PCI Scope Errors

One of my favorite cartoons of all time is from Calvin and Hobbes. Calvin rolls balls to make a snowman. Hobbes stands nearby. Calvin says “I’ve finally figured out the quickest path to success”. Hobbes asks “oh, what is that”. Calvin rolls one ball, then two and stacks the second on top of the first…then he stands back “lower your expectations! I think we’re done here”. Or something like that.

The cartoon comes to mind when I read a new PCI scoping article.

I personally prefer Spider from Cornell as I think it finds the fewest false positives of the three free utilities. However, none of these utilities can scan a database and find cardholder data stored in a database. And just so we are clear, all of these utilities are no absolute guarantee that an organization has truly found all cardholder data they may have stored on systems. But, it is better than have done nothing.

Hi, I’m a QSA and I disagree. Heard that before?

Anyone who tries to use Spider on large data systems knows that it takes forever, often crashes and produces clumsy and unverified (no Luhn algorithm check) output. It definitely is not suited for enterprise work and generates a lot of false positives. But other tools exist, as mentioned in the article, so the limitations of Spider are not my biggest concern. Regulated entities are free to choose whatever tool they prefer that can get the job done. They can even go roll their own and play with regex like this add in to Nessus or this validation sequence:

(5[1-5]\ d{ 14} )|(4\ d{ 12} (\ d{ 3} )?)|(3[47]\ d{ 13} )|(6011\ d{ 14} )|((30[0-5]|36\ d|38\ d)\ d{ 11} )

The biggest concern is that the article implies that a sufficient measure of effort is to have done more than nothing. That is very dangerous advice. Imagine if the requirement said “do more than nothing”. How easy would that be to achieve compliance?

A higher standard is obviously required by the Security Standards Council (SSC). Regardless of whether a tool is in use or not a regulated entity has to perform an exhaustive search. This means review of architecture, business processes, policies as well as systems, applications, logs and databases. A tool might find a system clean today, for example, but it won’t tell you that tomorrow is the end of month batch process that dumps track data on the system you just scanned. Scoping is about more than just what is present now, it also is about process and procedure.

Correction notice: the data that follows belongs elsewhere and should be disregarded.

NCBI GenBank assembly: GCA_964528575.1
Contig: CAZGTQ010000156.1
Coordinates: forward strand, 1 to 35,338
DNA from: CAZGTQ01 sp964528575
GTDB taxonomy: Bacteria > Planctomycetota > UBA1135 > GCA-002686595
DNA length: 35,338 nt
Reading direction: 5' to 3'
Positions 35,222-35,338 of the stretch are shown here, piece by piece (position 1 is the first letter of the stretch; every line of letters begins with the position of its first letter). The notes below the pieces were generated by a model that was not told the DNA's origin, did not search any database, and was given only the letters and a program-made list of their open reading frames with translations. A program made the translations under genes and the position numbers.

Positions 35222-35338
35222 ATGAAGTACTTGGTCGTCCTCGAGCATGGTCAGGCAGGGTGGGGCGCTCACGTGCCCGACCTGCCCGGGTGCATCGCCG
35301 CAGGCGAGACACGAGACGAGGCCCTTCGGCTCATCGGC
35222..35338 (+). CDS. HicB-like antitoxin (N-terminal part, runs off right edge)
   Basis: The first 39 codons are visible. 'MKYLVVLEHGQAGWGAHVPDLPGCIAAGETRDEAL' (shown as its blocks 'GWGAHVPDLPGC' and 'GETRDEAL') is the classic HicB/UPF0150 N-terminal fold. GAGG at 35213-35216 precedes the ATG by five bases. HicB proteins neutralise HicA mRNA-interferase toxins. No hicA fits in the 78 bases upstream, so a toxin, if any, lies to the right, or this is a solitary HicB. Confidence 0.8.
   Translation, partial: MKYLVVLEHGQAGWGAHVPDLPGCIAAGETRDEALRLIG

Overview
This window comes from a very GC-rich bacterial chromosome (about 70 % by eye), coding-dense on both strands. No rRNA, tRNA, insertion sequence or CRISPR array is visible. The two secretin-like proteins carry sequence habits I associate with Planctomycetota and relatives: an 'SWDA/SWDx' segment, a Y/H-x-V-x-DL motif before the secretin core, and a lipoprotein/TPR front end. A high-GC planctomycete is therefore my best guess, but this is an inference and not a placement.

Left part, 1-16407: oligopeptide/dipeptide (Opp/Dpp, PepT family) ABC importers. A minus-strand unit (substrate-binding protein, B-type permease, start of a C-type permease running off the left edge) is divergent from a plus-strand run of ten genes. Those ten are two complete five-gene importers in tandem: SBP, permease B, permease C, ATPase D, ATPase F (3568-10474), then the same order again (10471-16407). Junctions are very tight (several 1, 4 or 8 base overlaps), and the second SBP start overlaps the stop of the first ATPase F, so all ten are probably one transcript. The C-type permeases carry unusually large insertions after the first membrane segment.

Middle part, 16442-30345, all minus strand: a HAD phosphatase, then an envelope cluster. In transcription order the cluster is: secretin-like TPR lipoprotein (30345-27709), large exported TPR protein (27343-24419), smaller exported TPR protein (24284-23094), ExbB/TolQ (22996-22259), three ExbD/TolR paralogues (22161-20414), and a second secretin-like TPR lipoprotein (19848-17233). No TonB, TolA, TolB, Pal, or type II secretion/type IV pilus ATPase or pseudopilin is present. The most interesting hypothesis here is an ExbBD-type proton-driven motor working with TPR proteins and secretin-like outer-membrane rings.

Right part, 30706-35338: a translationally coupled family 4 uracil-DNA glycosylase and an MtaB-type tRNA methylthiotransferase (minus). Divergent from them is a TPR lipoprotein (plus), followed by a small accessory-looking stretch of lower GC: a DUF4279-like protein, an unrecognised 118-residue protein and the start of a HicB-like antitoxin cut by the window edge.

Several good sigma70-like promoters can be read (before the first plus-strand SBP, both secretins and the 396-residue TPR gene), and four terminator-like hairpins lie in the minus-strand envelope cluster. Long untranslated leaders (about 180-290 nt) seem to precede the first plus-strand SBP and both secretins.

Here’s another interesting part of the article:

At this year’s PCI Community Meeting, the question of MPLS networks being private was brought up and discussed. What the PCI SSC and the card brands told QSAs is that it is up to the QSAs to confirm that the networks are in fact private. That means that QSAs are going to have to examine the configuration of the endpoint routers to ensure that the MPLS network is in fact private.

I can tell you that this will put QSAs in a battle with a number of carriers who treat their MPLS networks and their configuration as intellectual property. I can tell you from personal experience that these battles to get carriers to reveal their configurations can become very contentious and downright ugly.

Ah, yes, I have faced MPLS providers since 1998, the days of assessing the security of Electronic Data Interchange (EDI). I’m obviously dating myself but I still have a CD with the details of flaws found. Providers were a real pain to work with back in those days. There was no prescriptive regulation like PCI DSS so it was literally you versus them, no standards council or regulatory authority to back you up. You want to talk about ugly? I remember when we audited up hill both ways, in the snow, without tools….

The MPLS debate was more than ten years old already when I sat through QSA certification exams in 2006 but by that time it was different. If I remember correctly the counter-argument from telecom giants was that they did not want to disagree with the regulators. They just wanted to say that if someone started saying MPLS had to be assessed everywhere then the whole Internet would come crashing down on everyone’s head from the weight of the cost of auditors sticking their smelly noses into every endpoint and link. Thus we were left with the watered-down approach — MPLS could be trusted but probably should be verified. Not what we were hoping for but compliance can obviously be a very political process and even a small step in the right direction is better than nothing. Heh.

But seriously, MPLS arguments today seem downright civil because providers have to answer to a very real threat that is in the news practically every day and breach laws force disclosure; we can draw from stuff like CVE-2011-3274 and TA05-026A:

The IOS implementation of Multi Protocol Label Switching (MPLS) contains a vulnerability that allows malformed MPLS packets to cause an affected device to reload

The fact is no technology is perfect, not even the biggest and most common virtual private networks. All are marred by simple and common errors like bugs, misconfiguration, weak endpoints and potential taps. More to the (end)point, technology falls into scope when it is relevant to the security of the cardholder data. The official line is to put something in scope that processes, stores or transmits but I find it even more helpful to walk regulated entities through a simple and honest attack tree and a risk assessment. Anything an attacker can breach in order to gain unauthorized access to cardholder data environment will be in scope.

Updated to add tool references:



One thought on “PCI Scope Errors”

Leave a Reply

Your email address will not be published.

This site uses Akismet to reduce spam. Learn how your comment data is processed.